Don't miss




New revelations on the role of the French army in the 1960's war in Cameroon

Read more


South Africa : Students injured in clashes with police

Read more


#BadHombres and #NastyWomen

Read more


Trump's talk of rigging : what lasting damage to democracy? (part 2)

Read more


Trump's talk of rigging : what lasting damage to democracy? (part 1)

Read more


Sheltered from the storm? How the UK economy is faring four months post-Brexit

Read more


German authorities struggle with radical Salafist preachers

Read more


DJ duo The Chainsmokers on success, singing and viral videos

Read more


Race to the White House: Trump's family continue to support him

Read more

Middle east

Political dissident Ayman Nur released on health grounds

Video by Luke BROWN

Latest update : 2009-02-19

Egyptian authorities have freed the country's most famous political dissident, Ayman Nur, for health reasons, a judicial official said on Wednesday. Nur formed a political party to challenge Egyptian President Hosni Mubarak in 2005.

AFP - Egypt's public prosecutor has freed the country's best-known political dissident, Ayman Nur, on health grounds, a judicial official told AFP on Wednesday.

"The public prosecutor decided to free Ayman Nur for health reasons," the official said, requesting anonymity.

A security official said Nur, a 44-year-old diabetic, was already at his Cairo home with his wife Gamila, who has fought relentlessly for his release.

Nur, a lawyer, mounted an unprecedented challenge against veteran President Hosni Mubarak during the 2005 presidential election before being jailed on forgery charges many saw as trumped up.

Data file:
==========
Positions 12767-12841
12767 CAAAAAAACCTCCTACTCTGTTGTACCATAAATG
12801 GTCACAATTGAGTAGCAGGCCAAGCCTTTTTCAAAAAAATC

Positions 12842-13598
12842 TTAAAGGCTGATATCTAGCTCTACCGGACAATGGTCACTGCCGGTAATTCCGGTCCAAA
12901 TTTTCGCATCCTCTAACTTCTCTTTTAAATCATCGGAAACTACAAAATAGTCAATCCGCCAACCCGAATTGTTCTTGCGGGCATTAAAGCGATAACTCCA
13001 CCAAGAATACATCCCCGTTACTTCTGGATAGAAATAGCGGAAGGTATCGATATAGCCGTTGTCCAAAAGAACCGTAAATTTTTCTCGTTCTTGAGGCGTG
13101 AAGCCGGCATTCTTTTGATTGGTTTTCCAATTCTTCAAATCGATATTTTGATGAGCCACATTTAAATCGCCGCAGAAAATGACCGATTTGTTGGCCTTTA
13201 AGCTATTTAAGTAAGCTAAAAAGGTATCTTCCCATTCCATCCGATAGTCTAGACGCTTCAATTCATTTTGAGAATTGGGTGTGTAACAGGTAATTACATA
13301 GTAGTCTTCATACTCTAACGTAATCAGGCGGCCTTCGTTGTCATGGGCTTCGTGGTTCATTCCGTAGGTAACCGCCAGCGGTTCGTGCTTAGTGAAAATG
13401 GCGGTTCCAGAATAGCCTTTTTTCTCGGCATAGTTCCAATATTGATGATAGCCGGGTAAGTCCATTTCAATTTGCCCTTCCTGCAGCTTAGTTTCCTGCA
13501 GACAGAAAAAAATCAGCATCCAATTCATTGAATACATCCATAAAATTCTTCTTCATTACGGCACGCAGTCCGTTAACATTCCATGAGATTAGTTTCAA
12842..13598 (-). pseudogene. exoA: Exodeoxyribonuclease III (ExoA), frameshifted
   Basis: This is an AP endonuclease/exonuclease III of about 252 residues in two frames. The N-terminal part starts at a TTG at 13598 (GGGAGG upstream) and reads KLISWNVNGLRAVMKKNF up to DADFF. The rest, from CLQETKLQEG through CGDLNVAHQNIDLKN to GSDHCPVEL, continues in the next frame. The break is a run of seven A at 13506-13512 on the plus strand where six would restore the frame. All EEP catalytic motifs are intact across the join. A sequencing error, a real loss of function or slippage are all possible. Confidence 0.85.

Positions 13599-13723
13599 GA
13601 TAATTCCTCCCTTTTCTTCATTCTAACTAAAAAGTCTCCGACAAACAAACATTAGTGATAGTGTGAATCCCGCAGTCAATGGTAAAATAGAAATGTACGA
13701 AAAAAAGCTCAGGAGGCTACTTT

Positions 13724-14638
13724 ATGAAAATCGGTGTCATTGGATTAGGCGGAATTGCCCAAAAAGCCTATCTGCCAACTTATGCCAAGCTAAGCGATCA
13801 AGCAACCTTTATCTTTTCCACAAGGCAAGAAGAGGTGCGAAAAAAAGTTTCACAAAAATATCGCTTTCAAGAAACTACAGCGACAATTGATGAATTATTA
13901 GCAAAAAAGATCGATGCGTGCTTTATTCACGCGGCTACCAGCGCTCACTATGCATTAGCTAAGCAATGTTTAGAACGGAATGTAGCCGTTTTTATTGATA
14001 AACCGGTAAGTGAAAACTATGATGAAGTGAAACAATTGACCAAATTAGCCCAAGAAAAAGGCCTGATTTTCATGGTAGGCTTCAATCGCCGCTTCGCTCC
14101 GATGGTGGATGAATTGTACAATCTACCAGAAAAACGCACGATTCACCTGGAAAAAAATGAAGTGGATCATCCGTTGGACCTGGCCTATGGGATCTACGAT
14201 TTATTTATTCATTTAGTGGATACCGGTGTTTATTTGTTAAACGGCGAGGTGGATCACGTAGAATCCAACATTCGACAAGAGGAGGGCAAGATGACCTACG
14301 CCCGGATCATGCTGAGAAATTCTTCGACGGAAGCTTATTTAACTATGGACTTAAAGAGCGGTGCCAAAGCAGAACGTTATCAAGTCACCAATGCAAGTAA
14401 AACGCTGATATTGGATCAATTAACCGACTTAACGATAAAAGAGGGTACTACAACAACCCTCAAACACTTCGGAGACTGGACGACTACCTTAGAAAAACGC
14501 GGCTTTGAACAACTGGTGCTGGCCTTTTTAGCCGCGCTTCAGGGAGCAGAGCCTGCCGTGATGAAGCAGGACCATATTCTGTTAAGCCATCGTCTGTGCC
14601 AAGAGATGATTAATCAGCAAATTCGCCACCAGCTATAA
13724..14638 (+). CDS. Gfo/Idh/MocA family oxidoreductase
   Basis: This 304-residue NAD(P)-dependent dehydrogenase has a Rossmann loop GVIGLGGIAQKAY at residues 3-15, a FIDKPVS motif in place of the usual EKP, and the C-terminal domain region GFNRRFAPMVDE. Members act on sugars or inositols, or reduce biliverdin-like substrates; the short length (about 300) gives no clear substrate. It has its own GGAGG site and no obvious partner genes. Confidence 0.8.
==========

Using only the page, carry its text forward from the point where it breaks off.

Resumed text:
Washington had been sharply critical of Nur's arrest and detention and repeatedly called for his release, although US criticism of the case that raised tensions with its key regional ally has died off in recent months.

Nur came a distant second against Mubarak, in power since 1981, and was sentenced to five years in jail on charges of forging affidavits needed to set up his political party.

In an interview from jail last year, Nur told AFP he had gone from being a victim of "political assassination" to being subjected to "physical destruction", saying the regime wanted him to die behind bars.

In May, Nur was forbidden from publishing newspaper articles from his jail cell. He was already barred from receiving or sending letters, a move his wife described as showing "a determination to deny him every right as a prisoner."

Nur, a softly-spoken politician who could bring cheering crowds to their feet, formed his political party Ghad (Tomorrow) in October 2004 with a view to contesting the presidential election the following year.

But he was swiftly stripped of his parliamentary immunity and charged with forging affidavits needed to set up his party.

His January 2005 arrest prompted then US secretary of state Condoleezza Rice to cancel a trip to Egypt in protest, and US pressure eventually obtained Nur's release on bail in March, allowing him to run for the September 2005 presidential election.

He staged a bold campaign on a liberal platform which attracted supporters across the country, and was seen as a viable alternative to the ruling party's own liberal wing, dominated by Mubarak's son Gamal.

In December 2005, three months after the election in which he came in a distant second, he was sentenced to five years in prison for fraud.

Nur began his political career in the liberal Wafd party, where he quickly earned a reputation as a wheeler dealer and a social climber, head of the Wafd Mahmud Abaza told AFP.

In Egypt, his political energy earned him wide support, but also scepticism over his credentials, and the source of his wealth.

The father of two, who lives in a wealthy Cairo neighbourhood, studied law in Moscow.

His wife Gamila, a former Newsweek correspondent, mounted an active campaign for his release on medical grounds, after reporting a speedy decline of his health.

Date created : 2009-02-18